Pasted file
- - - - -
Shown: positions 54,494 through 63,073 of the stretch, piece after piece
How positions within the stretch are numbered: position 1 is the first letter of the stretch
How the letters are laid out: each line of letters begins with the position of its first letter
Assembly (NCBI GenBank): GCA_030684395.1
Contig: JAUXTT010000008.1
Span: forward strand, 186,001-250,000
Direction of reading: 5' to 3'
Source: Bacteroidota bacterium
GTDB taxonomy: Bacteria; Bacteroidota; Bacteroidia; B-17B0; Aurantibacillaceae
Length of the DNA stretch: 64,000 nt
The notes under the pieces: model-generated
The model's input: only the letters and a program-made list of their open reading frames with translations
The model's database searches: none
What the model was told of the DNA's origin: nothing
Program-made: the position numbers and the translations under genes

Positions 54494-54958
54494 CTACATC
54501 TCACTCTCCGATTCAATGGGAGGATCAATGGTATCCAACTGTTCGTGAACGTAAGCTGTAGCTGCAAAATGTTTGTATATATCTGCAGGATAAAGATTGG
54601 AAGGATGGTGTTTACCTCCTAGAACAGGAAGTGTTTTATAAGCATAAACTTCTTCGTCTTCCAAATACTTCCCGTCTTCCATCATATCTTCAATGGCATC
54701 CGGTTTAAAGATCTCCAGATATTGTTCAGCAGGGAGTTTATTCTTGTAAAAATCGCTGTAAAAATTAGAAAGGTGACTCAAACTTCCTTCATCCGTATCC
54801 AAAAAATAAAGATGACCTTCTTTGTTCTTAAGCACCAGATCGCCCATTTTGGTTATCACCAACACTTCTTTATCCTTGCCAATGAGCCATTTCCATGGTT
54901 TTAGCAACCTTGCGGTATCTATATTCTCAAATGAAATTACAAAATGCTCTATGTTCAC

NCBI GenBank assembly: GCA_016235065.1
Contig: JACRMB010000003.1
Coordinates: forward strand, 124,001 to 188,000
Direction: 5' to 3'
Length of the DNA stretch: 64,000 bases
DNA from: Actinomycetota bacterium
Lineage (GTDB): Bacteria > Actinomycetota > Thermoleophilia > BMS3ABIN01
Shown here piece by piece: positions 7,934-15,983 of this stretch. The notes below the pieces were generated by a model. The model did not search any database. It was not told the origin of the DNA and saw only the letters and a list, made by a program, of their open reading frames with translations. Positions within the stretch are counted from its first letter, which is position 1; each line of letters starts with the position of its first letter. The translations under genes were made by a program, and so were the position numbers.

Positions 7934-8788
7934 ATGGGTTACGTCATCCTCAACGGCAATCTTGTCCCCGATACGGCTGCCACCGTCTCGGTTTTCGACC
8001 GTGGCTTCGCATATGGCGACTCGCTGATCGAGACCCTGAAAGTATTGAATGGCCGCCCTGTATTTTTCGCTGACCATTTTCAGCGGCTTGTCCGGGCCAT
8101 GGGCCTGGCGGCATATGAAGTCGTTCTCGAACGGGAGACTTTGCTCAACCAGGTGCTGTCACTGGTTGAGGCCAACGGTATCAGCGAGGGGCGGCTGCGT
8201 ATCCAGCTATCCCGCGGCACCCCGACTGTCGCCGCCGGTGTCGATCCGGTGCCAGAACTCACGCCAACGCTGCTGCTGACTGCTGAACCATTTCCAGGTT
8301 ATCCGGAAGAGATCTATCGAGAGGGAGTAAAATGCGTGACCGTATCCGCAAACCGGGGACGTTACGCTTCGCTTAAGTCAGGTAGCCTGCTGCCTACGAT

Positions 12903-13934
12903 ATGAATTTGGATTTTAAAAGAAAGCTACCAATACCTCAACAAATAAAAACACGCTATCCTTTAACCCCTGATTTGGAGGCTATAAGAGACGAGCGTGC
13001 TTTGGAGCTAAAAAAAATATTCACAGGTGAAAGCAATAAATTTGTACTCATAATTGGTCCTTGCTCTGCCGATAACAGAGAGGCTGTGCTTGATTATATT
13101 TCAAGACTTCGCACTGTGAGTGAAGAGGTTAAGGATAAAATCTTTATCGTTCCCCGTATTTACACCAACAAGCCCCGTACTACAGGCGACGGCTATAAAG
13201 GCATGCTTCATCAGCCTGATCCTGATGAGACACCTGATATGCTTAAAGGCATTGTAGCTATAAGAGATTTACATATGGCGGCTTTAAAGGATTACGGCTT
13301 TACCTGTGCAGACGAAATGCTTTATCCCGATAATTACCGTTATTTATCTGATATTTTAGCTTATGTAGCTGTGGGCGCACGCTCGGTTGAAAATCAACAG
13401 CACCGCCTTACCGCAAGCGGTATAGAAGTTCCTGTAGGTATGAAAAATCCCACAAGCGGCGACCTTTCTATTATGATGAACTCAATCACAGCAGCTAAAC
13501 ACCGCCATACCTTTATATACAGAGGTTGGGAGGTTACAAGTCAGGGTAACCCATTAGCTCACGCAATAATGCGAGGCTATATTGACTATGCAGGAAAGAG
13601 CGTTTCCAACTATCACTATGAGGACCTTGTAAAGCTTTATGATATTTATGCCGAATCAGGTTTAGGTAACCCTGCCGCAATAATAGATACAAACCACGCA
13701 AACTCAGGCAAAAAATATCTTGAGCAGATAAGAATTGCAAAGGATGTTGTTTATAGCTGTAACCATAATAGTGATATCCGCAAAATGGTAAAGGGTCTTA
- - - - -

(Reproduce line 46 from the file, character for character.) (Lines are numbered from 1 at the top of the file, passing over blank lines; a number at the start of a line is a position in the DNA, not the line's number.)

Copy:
13701 AACTCAGGCAAAAAATATCTTGAGCAGATAAGAATTGCAAAGGATGTTGTTTATAGCTGTAACCATAATAGTGATATCCGCAAAATGGTAAAGGGTCTTA